# 21 (number)

21 (twenty-one) is the natural number following 20 and preceding 22.

 ← 20 21 22 →
Cardinaltwenty-one
Ordinal21st
(twenty-first)
Factorization3 × 7
Divisors1, 3, 7, 21
Greek numeralΚΑ´
Roman numeralXXI
Binary101012
Ternary2103
Senary336
Octal258
Duodecimal1912

The current century is the 21st century AD, under the Gregorian calendar.

## Mathematics

Twenty-one is the fifth distinct semiprime,[1] and the second of the form ${\displaystyle 3\times q}$  where ${\displaystyle q}$  is a higher prime.[2] It is a repdigit in quaternary (1114).

### Properties

As a biprime with proper divisors 1, 3 and 7, twenty-one has a prime aliquot sum of 11 within an aliquot sequence containing only one composite number (21, 11, 1, 0); it is the second composite number with an aliquot sum of 11, following 18. 21 is the first member of the second cluster of consecutive discrete semiprimes (21, 22), where the next such cluster is (33, 34, 35).

21 is the first Blum integer, since it is a semiprime with both its prime factors being Gaussian primes.[3]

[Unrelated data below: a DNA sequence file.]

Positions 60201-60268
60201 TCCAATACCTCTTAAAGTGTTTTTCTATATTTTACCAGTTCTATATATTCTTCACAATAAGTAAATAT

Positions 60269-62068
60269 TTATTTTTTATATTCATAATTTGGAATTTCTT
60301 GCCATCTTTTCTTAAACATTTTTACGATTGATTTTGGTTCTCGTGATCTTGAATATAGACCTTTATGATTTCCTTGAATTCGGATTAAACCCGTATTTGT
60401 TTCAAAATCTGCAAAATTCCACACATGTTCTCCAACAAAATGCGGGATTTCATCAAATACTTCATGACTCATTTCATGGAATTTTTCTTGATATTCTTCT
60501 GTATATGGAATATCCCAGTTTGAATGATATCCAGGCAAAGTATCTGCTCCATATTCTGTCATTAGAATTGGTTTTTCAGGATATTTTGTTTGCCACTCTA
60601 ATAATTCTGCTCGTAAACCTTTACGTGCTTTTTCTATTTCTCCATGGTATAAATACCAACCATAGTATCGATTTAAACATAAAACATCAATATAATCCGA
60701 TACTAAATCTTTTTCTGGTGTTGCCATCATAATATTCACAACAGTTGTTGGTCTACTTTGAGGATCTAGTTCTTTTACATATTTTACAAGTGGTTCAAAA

While 21 is the sixth triangular number,[4] it is also the sum of the divisors of the first five positive integers:

{\displaystyle {\begin{aligned}1&+2+3+4+5+6=21\\1&+(1+2)+(1+3)+(1+2+4)+(1+5)=21\\\end{aligned}}}

21 is also the first non-trivial octagonal number.[5] It is the fifth Motzkin number,[6] and the seventeenth Padovan number (preceded by the terms 9, 12, and 16, where it is the sum of the first two of these).[7]

In decimal, the number of two-digit prime numbers is twenty-one (a base in which 21 is the fourteenth Harshad number).[8][9] It is the smallest non-trivial example in base ten of a Fibonacci number (where 21 is the 8th member, as the sum of the preceding terms in the sequence 8 and 13) whose digits (2, 1) are Fibonacci numbers and whose digit sum is also a Fibonacci number (3).[10] It is also the largest positive integer ${\displaystyle n}$  in decimal such that for any positive integers ${\displaystyle a,b}$  where ${\displaystyle a+b=n}$ , at least one of ${\displaystyle {\tfrac {a}{b}}}$  and ${\displaystyle {\tfrac {b}{a}}}$  is a terminating decimal; see proof below: